• Ensure that spine and sternum are in the same horizontal plane .
  • It will often be necessary to elevate the sternum with a 15 degree foam wedge.
  • Center the vertical central ray approximately 2 cm caudal to the caudal-most point of the scapula, halfway between the head of the rib and the sternum.
  • Collimate the beam to include the entire extent of the lung fields.
  • Lengthwise collimation should include the full length of the rib cage.
  • Dorsally, the collimation should normally be within the skin surface. If this results in cutting off the sternum, then the centering is too far dorsal.
  • Expose on inspiration  Thorax: normal 02 - radiograph lateral .

Step 2 - Dorsoventral projection

  • Place the patient in sternal recumbency and immobilize .
    A positioning trough may be used but this is often unnecessary and sometimes a hindrance, depending on how well the patient complies with sitting on its haunches. If a trough is used for the dorsoventral projection it should be a little undersized for the patient to facilitate optimum positioning of the legs .
  • Ensure that the spine and the sternum are in the same vertical plane.
  • Abduct humeri with elbows flexed to form a broad base of support and prevent the patient from rotating to one side or the other.
  • Center the beam in the midline at a level 2 cm caudal to the caudal point of the scapulae.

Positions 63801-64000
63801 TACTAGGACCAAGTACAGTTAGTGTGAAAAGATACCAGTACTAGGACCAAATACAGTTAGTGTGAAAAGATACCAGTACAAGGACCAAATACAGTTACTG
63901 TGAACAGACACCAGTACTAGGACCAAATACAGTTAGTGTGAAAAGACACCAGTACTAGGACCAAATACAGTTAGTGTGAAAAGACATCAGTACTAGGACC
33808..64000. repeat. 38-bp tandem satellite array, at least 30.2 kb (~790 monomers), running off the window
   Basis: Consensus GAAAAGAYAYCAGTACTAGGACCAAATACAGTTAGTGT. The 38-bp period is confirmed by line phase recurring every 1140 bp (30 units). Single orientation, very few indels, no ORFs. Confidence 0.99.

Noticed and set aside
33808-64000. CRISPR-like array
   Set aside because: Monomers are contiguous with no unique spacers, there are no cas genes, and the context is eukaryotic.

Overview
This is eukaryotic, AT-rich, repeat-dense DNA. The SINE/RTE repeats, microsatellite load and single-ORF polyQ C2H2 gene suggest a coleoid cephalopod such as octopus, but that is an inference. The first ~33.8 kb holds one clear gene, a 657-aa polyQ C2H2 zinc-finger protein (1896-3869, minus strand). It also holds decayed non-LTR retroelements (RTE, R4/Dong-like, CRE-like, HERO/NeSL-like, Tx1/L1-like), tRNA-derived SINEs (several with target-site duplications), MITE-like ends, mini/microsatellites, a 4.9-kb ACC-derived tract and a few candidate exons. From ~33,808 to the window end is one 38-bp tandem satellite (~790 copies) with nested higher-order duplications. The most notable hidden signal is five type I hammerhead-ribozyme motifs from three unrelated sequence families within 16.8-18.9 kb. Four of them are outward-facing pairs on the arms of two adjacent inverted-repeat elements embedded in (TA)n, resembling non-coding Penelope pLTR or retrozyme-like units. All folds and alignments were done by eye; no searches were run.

• Collimate to include the full extent of the lung fields.
  • Expose on inspiration.
    Expiratory films to detect very small pneumothoraces are of debatable value. In serial examinations, the same phase of respiration should be used and this will normally be the height of normal inspiration, or, under anesthesia, the lungs should be inflated but not over inflated.

Step 3 - Ventrodorsal projection.

  • A positioning trough is usually required.
  • The patient is placed in dorsal recumbency and immobilized.
  • The forelimbs are secured clear of the lateral and cranial borders of the lung fields.
  • Ensure that the spine and the sternum are in the same vertical plane .
  • Center halfway along the sternum by palpation of the cranial and caudal extent of this.
  • Collimate to include the full extent of the lung fields.
  • Expose on inspiration.



Reasons for Treatment Failure

  • Inadequate sedation.
  • Poor technique: positioning, exposure factors.
  • Poor processing.
  • Equipment failure.

Further Reading


Refereed papers

  • Recent references from PubMed and VetMedResource.
  • Rishniw M (2000) Radiography of feline cardiac disease. Vet Clin North Am Small Anim Pract 30 (2), 395-425 PubMed.
  • Wolvekamp W T (1988) Radiology of the thorax. Tijdschr Diergeneeskd 113 (Suppl 1), 93S-97S PubMed.